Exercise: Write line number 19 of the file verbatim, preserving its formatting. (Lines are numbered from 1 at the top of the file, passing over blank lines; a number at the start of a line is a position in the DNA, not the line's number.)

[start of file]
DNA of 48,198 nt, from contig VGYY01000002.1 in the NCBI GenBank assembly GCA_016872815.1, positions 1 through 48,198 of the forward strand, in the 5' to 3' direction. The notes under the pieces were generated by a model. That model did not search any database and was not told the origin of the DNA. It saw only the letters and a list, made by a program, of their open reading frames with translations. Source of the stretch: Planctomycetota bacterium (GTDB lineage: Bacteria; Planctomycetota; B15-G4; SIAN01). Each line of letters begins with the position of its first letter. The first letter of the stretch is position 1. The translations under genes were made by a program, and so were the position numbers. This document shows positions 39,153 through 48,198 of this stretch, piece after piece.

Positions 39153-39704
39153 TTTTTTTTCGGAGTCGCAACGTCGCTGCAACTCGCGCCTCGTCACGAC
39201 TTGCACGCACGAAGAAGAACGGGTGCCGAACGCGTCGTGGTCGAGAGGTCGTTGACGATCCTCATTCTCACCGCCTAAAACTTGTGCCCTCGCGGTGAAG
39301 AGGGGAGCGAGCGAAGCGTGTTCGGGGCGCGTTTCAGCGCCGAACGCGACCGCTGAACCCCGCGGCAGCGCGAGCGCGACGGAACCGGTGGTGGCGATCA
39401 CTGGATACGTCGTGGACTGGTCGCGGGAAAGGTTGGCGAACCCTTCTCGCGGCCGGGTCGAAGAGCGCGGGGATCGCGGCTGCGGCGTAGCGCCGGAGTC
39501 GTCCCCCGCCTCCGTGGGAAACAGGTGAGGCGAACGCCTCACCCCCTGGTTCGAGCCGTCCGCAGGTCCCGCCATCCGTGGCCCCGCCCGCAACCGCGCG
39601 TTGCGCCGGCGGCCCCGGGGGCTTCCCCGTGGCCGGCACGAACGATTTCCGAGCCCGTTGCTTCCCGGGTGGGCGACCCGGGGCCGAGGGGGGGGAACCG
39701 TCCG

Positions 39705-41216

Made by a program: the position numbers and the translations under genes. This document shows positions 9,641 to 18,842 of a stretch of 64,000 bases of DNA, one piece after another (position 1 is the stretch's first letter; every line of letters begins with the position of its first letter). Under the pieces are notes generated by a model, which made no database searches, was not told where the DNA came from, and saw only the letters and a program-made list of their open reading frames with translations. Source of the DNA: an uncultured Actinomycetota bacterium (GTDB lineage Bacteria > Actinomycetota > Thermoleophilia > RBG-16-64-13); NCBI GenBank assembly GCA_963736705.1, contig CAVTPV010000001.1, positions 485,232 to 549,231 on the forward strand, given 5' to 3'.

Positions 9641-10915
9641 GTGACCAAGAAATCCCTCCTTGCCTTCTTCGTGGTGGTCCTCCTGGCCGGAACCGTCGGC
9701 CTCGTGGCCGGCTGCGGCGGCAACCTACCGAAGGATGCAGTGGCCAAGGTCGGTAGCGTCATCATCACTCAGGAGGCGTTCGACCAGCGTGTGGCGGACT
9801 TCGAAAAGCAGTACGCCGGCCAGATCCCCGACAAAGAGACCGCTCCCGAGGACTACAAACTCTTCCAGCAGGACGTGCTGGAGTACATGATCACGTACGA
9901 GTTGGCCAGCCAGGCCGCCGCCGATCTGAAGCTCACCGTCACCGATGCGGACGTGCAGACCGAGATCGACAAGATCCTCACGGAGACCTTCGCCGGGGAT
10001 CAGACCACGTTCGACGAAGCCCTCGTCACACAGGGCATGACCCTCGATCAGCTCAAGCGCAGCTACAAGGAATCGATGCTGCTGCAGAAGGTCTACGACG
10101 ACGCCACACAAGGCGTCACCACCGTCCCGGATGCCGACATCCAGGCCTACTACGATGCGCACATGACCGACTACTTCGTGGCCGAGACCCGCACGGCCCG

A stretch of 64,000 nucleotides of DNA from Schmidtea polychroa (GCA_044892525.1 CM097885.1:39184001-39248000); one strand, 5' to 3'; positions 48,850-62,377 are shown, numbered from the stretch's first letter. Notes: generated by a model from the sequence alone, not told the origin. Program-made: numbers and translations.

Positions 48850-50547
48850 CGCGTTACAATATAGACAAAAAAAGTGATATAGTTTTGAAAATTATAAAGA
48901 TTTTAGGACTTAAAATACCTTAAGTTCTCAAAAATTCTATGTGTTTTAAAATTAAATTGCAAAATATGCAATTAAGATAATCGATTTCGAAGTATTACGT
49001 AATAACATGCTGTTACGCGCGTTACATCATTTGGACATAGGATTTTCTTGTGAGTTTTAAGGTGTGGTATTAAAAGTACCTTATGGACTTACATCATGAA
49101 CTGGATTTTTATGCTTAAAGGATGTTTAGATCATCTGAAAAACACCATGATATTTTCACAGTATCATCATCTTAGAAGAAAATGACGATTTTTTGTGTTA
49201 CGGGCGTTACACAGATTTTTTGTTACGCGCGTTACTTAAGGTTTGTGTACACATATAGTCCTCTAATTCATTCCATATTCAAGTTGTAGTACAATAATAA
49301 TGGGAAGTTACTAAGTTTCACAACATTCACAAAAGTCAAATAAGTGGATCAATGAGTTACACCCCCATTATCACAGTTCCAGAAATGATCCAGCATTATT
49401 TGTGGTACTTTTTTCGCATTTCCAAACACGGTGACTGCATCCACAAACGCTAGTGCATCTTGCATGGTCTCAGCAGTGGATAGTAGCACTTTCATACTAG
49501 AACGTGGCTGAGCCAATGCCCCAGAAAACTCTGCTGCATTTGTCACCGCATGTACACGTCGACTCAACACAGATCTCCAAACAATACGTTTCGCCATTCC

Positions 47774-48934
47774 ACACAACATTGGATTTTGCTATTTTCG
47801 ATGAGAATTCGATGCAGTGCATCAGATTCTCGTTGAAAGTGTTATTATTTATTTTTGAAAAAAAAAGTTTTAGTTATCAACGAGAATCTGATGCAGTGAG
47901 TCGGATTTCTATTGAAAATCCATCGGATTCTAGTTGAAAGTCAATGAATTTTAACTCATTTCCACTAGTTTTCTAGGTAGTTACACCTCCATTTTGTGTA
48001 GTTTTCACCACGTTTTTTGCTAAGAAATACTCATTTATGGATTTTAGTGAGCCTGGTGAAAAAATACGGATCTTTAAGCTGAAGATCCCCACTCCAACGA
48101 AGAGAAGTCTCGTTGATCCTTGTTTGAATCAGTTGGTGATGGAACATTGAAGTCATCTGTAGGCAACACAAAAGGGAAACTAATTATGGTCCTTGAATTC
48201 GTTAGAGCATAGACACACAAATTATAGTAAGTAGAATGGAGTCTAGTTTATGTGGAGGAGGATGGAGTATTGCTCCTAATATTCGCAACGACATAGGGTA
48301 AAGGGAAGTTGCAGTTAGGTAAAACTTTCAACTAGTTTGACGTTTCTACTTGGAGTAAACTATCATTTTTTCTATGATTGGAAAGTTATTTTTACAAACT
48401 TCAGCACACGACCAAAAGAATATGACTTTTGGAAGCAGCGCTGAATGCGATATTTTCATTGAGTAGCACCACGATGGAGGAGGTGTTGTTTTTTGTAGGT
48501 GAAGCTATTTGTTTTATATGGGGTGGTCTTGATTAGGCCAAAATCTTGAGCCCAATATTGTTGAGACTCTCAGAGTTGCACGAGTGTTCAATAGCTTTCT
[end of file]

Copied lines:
A stretch of 64,000 nucleotides of DNA from Schmidtea polychroa (GCA_044892525.1 CM097885.1:39184001-39248000); one strand, 5' to 3'; positions 48,850-62,377 are shown, numbered from the stretch's first letter. Notes: generated by a model from the sequence alone, not told the origin. Program-made: numbers and translations.